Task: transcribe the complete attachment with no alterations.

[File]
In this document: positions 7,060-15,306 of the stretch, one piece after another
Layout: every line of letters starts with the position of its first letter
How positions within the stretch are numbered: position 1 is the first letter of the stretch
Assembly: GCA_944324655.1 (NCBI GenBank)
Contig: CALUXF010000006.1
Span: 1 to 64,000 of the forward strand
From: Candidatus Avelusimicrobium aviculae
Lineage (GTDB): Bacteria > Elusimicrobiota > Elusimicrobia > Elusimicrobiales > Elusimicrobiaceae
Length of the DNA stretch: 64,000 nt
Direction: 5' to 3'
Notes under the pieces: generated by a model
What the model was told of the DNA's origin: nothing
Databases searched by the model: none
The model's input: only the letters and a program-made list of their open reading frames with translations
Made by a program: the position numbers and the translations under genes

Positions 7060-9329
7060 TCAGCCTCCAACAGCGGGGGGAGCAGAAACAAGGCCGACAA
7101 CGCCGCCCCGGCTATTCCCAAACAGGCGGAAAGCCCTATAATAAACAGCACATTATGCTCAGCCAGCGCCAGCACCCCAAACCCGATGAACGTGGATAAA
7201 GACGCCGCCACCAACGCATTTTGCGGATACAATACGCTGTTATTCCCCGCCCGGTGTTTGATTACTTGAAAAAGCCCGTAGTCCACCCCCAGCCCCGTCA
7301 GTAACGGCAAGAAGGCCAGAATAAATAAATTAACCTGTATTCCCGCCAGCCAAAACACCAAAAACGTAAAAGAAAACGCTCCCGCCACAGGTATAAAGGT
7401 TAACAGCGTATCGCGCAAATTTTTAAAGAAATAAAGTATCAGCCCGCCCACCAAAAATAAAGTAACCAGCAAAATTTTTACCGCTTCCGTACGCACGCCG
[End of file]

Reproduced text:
In this document: positions 7,060-15,306 of the stretch, one piece after another
Layout: every line of letters starts with the position of its first letter
How positions within the stretch are numbered: position 1 is the first letter of the stretch
Assembly: GCA_944324655.1 (NCBI GenBank)
Contig: CALUXF010000006.1
Span: 1 to 64,000 of the forward strand
From: Candidatus Avelusimicrobium aviculae
Lineage (GTDB): Bacteria > Elusimicrobiota > Elusimicrobia > Elusimicrobiales > Elusimicrobiaceae
Length of the DNA stretch: 64,000 nt
Direction: 5' to 3'
Notes under the pieces: generated by a model
What the model was told of the DNA's origin: nothing
Databases searched by the model: none
The model's input: only the letters and a program-made list of their open reading frames with translations
Made by a program: the position numbers and the translations under genes

Positions 7060-9329
7060 TCAGCCTCCAACAGCGGGGGGAGCAGAAACAAGGCCGACAA
7101 CGCCGCCCCGGCTATTCCCAAACAGGCGGAAAGCCCTATAATAAACAGCACATTATGCTCAGCCAGCGCCAGCACCCCAAACCCGATGAACGTGGATAAA
7201 GACGCCGCCACCAACGCATTTTGCGGATACAATACGCTGTTATTCCCCGCCCGGTGTTTGATTACTTGAAAAAGCCCGTAGTCCACCCCCAGCCCCGTCA
7301 GTAACGGCAAGAAGGCCAGAATAAATAAATTAACCTGTATTCCCGCCAGCCAAAACACCAAAAACGTAAAAGAAAACGCTCCCGCCACAGGTATAAAGGT
7401 TAACAGCGTATCGCGCAAATTTTTAAAGAAATAAAGTATCAGCCCGCCCACCAAAAATAAAGTAACCAGCAAAATTTTTACCGCTTCCGTACGCACGCCG